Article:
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The young Sri Aurobindo gives his final speech

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The cast bows to its rightful applause.

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Kaivalya takes a bow.

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Presenting the play in a location not designed for theater is not easy.  “We had rain and my script was getting wet.  Everything other than that went perfectly.  We were going to have lights and do all that but in the end we decided to do it in an open way.  It worked well.”

For now Kaivalya and his cast and crew have an entire year to prepare for the second and last part of the performance.  “I look forward to that.  Because it will be different then.  It will all be about the super mind, and the work in Pondicherry.”

Kaivalya says that he made a trip to India in February which he says has helped very much with his interpretation and understanding of Sri Aurobindo as well as the early life of his own teacher Sri Chinmoy.  “So I have a much fuller appreciation of what went on in Pondicherry.”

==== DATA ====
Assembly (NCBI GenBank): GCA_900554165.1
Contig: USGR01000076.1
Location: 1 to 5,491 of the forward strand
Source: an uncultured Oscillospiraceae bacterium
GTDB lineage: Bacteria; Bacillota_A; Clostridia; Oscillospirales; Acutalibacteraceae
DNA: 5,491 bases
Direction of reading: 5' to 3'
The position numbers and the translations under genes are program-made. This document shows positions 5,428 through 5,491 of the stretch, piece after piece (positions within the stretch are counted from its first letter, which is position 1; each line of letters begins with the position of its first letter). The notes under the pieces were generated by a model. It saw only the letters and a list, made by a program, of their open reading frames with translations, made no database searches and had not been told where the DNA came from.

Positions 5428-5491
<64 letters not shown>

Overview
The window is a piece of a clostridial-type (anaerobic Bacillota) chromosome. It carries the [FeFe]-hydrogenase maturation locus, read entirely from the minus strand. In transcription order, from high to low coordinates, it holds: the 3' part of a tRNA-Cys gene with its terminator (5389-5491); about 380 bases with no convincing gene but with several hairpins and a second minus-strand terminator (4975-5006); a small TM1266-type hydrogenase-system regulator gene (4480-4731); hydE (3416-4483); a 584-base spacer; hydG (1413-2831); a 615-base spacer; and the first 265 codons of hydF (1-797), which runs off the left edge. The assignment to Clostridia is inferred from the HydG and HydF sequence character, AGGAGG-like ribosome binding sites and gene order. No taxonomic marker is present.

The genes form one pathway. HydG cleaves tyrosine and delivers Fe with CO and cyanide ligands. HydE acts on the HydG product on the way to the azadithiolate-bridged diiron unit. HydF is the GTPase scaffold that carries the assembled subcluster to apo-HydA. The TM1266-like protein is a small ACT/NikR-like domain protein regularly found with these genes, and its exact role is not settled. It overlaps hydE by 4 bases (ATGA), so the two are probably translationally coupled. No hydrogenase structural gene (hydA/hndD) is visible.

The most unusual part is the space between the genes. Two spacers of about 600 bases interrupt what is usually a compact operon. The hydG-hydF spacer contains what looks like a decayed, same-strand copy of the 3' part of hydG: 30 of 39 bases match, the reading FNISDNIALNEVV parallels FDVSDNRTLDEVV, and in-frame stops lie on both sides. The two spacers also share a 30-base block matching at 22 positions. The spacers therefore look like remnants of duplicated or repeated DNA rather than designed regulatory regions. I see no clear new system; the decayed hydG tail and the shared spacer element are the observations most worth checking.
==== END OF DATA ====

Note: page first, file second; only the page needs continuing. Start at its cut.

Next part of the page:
“So when we come to build up the play, round the Descent of the Blue about Pondicherry I will have a good back up in my mind of all the places I saw.  Otherwise I haven’t the slightest idea what Pondicherry was like.  Until I went there.”

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Doing research in India

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Kaivalya and his sons will return with the final installment in August 2015

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4 Comments to “Jai Hind…..An Adaptation of ‘The Descent Of The Blue’”

  1. Francesco says:

    Hi Utpal
    fantastic!!! Tahnk you.

    All can be done if the God-touch is there.

    [Sri Aurobindo, Savitri, Book 1, Canto 1]

    Sri Chinmoy, All can be done if the God-touch is there, , 1997

  2. Vandya says:

    Thank you Utpal for such a great report! Photos are great. I’m glad that you took trouble to document preparations as well.

  3. Anukampa says:

    Excellent blog with brilliant photographs and video to illustrate this special production . What comes across most profoundly is the heart, the sincerity, the oneness of the disciples who performed ‘The Descent of the Blue. ‘ And Kaivalya realized Guru’s dream, Kaivalya performed with Guru’s Heart.

  4. Aditi says:

    Unfortunately I was not there to see this production, but your recounting made me feel as if I was in the front row. I wish it had been filmed. The whole event is so inspiring!